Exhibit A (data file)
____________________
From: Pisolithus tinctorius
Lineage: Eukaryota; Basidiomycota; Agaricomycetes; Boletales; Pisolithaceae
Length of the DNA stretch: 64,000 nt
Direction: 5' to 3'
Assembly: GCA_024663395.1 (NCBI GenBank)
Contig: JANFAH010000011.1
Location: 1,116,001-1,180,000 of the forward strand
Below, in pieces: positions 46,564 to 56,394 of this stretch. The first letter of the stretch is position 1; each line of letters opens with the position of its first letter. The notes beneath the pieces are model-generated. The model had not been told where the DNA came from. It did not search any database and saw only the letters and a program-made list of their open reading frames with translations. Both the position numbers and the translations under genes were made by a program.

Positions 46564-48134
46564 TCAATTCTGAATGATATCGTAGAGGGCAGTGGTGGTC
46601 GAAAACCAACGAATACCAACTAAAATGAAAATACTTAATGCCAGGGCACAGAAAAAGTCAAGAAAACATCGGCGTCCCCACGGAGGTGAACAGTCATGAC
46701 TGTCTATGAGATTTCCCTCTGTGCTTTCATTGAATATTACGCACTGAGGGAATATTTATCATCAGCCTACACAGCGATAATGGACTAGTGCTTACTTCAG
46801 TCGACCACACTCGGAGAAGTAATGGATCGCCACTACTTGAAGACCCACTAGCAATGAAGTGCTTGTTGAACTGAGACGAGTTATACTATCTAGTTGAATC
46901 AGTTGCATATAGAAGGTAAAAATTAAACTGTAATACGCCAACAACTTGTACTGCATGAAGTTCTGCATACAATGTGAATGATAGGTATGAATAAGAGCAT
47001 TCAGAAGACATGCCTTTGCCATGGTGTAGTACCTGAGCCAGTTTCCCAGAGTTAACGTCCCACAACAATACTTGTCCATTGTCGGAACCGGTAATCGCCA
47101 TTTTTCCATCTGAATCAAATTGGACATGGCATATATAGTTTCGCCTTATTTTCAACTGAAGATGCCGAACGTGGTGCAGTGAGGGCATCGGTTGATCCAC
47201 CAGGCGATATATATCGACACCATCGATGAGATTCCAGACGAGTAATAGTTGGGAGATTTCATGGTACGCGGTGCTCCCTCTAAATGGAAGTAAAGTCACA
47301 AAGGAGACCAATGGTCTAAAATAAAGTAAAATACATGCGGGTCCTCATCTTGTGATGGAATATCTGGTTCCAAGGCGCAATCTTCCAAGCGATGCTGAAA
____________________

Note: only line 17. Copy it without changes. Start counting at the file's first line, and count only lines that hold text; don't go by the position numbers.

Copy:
47201 CAGGCGATATATATCGACACCATCGATGAGATTCCAGACGAGTAATAGTTGGGAGATTTCATGGTACGCGGTGCTCCCTCTAAATGGAAGTAAAGTCACA